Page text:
Investors in gold
had a remarkable 2019. With returns of 23.8 per cent, the yellow metal was way ahead of any other asset class. And with global headwinds like heightened tension between the US and Iran grabbing headlines every day, gold
has been the preferred haven for many.
On January 6, prices vaulted over the Rs 42,000 per 10-gram barrier in the domestic market. Two days later it beat the $1,600 an ounce mark in the international market. Christopher Wood, global head of equity strategy at Hong Kong-based global investment bank Jefferies, fuelled further interest in the yellow metal further with his forecast that it would touch $4,200 an ounce in the long run (though he refrained from specifying a time frame).
The yellow metal is up about 4.9 per cent over the past month. “Geopolitical tensions are quite unpredictable. But we know there are several geopolitical hotspots around the globe today, and anyone of them could flare up periodically, affecting global financial markets and the economy adversely. An allocation to gold
becomes imperative because it acts as a hedge against such risks,” says Chirag Mehta, senior fund manager-alternative investments, Quantum Mutual Fund.
The environment that led to the large price spurt in 2019 remains unchanged, so the rally may continue this year too. The global economic slowdown
is not going to end anytime soon. Any US-China trade deal is more likely to be a temporary truce.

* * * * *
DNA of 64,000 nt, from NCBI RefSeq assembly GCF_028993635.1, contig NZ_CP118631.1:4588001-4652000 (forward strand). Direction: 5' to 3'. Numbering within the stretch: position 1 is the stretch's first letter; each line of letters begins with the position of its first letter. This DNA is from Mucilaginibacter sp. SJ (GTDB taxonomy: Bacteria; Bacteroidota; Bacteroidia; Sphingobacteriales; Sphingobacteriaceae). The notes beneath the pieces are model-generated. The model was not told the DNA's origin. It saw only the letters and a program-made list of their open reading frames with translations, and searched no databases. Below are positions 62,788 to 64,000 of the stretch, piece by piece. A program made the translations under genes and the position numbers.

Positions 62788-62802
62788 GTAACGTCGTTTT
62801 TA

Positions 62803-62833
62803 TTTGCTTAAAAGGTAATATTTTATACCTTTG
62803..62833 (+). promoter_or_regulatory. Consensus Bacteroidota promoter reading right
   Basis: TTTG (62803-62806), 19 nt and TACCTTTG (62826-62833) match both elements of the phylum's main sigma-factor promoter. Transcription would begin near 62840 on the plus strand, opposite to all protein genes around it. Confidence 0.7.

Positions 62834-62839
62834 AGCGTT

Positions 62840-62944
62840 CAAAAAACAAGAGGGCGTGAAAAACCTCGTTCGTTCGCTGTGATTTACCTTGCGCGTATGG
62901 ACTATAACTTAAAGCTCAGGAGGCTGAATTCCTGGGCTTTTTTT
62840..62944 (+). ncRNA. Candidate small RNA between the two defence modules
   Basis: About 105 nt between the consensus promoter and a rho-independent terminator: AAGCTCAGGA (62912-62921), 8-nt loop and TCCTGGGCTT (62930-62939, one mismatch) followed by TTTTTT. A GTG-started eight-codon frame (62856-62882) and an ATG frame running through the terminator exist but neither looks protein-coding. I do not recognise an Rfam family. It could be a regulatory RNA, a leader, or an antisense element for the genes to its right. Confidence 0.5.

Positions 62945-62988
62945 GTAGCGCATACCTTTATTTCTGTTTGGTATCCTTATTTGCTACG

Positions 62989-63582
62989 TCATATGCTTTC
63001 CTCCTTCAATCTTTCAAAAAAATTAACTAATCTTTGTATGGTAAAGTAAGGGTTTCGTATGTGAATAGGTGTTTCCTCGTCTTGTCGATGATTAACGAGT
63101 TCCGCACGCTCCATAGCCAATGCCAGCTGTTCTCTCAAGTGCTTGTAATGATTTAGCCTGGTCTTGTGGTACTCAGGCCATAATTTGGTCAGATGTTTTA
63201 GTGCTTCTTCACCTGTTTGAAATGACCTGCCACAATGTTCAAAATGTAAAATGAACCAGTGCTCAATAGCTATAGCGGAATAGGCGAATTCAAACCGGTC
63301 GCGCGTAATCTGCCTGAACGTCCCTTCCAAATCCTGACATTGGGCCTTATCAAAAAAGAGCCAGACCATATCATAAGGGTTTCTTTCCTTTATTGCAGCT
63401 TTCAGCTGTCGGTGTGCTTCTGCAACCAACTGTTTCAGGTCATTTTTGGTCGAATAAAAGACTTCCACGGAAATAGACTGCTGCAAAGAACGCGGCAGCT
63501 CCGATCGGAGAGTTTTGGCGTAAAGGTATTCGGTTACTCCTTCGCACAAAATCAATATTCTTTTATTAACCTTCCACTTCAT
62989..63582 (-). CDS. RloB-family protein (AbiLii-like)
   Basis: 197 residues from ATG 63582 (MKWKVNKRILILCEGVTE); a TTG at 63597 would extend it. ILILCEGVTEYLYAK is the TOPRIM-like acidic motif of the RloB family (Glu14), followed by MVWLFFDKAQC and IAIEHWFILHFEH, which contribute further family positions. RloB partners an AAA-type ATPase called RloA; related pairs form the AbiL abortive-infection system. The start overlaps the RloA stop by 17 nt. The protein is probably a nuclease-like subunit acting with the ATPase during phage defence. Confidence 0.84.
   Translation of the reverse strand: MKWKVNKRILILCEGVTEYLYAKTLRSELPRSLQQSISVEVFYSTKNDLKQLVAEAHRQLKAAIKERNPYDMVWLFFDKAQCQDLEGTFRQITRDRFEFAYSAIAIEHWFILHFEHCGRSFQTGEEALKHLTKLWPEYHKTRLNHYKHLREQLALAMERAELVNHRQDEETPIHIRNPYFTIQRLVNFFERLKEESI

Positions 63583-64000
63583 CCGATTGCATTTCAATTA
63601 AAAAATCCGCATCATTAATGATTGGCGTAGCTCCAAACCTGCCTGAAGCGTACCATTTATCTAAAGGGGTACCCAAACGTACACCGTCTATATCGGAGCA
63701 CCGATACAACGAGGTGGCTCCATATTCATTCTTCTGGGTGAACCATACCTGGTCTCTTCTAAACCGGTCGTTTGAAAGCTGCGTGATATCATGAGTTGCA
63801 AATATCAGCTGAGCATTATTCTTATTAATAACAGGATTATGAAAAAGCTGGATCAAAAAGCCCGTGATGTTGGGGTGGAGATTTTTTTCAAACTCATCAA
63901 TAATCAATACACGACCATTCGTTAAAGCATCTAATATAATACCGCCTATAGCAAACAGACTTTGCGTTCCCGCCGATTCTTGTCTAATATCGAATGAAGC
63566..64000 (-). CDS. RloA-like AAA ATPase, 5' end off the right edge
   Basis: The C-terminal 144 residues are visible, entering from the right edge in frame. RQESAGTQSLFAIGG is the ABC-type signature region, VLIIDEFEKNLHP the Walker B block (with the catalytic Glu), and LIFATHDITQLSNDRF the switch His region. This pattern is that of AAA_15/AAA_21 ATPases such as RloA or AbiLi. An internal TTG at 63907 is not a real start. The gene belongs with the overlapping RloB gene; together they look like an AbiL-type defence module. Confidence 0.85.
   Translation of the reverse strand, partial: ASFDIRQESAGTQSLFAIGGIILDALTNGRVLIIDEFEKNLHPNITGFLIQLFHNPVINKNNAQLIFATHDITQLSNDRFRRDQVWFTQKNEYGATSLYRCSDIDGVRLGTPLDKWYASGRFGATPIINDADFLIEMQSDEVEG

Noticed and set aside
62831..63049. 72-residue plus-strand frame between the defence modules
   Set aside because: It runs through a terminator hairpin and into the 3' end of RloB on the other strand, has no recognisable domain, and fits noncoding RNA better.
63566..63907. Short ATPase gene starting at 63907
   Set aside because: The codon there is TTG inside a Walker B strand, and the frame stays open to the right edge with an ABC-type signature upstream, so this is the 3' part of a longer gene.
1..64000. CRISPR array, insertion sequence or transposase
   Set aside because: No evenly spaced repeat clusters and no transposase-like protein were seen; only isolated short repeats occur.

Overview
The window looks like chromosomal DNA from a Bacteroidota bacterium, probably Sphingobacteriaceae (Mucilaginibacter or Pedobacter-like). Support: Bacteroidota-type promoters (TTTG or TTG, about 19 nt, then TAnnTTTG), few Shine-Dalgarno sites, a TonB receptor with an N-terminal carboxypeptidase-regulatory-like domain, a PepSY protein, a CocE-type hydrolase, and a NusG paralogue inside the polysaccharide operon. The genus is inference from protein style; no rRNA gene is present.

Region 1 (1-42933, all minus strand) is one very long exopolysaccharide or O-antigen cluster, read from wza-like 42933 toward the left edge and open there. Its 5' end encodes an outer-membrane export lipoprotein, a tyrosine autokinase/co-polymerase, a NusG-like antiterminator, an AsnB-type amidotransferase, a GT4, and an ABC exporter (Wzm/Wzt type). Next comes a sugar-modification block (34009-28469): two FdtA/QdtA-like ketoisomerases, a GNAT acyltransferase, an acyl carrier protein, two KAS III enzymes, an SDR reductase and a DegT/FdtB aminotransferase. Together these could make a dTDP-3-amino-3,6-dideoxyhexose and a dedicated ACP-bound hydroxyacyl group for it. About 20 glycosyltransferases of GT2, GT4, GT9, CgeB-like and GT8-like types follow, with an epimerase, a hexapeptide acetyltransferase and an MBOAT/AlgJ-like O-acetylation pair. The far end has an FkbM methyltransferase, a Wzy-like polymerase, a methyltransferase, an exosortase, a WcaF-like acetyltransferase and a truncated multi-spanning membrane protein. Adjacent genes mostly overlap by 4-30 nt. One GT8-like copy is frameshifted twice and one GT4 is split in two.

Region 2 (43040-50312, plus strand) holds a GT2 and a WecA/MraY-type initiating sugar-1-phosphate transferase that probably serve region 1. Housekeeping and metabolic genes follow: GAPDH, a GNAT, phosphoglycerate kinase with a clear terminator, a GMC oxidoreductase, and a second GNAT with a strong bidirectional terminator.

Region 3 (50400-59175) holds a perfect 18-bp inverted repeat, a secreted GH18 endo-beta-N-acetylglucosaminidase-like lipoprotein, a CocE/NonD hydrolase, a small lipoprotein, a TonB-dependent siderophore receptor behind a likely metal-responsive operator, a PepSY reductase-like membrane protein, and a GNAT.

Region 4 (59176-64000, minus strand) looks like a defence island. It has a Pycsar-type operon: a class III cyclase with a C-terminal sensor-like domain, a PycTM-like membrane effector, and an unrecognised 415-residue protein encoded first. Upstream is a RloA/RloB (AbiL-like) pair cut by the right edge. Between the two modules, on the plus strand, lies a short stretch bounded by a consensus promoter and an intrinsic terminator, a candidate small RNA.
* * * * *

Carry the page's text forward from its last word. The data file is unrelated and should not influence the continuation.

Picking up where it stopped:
The US Federal Reserve (Fed) had been hiking rates but was compelled by slowing growth to change course and undertake three rate cuts in 2019. “All the major central banks have now adopted an easy monetary policy. Besides the Fed, the European Central Bank is in rate-cutting mode. Interest rates in Japan and Germany are in negative territory, while rate cuts appear imminent from the Bank of England as well,” says Kishore Narne, head of commodities and currency, Motilal Oswal Financial Services. When real interest rates plummet, gold gains.
Massive purchases by central banks have been another driver of demand for the yellow metal. “With the world’s two largest economies feuding, central banks are diversifying their reserves away from fiat currency and into gold,” says Narne. Within India, the rupee has depreciated and may continue to do so due to weakening economic fundamentals.
A few inhibiting factors could, however, come into play that may temper the pace of price rise in future. The first is the recycling of old gold. “Indian households hold 20,000 tonnes of gold. Whenever gold’s price escalates sharply, recycled gold starts finding its way into the market,” says Ajay Kedia, director, Kedia Commodities. When the price of gold had fallen to around $1,050 per ounce, several mines had closed down. “With gold’s price crossing the $1,500 threshold, many mines could be reopened, and supply could increase,” adds Kedia.
Silver is much cheaper than gold today when compared to historical averages. A shift by investors to silver, too, could prevent a steep upside in gold.
In the current environment of a slowing global economy and geopolitical tensions, investors must maintain a 10-15 per cent allocation to gold. Someone who has become overweight on gold may book partial profit and bring his allocation back to the original level. Exiting gold entirely would, however, be a mistake. According to Kedia, most gold rallies of the past have spanned at least three-four years. The current one is only one-and-a-half years old.
New investors should enter whenever gold’s price corrects, or they should build allocation systematically.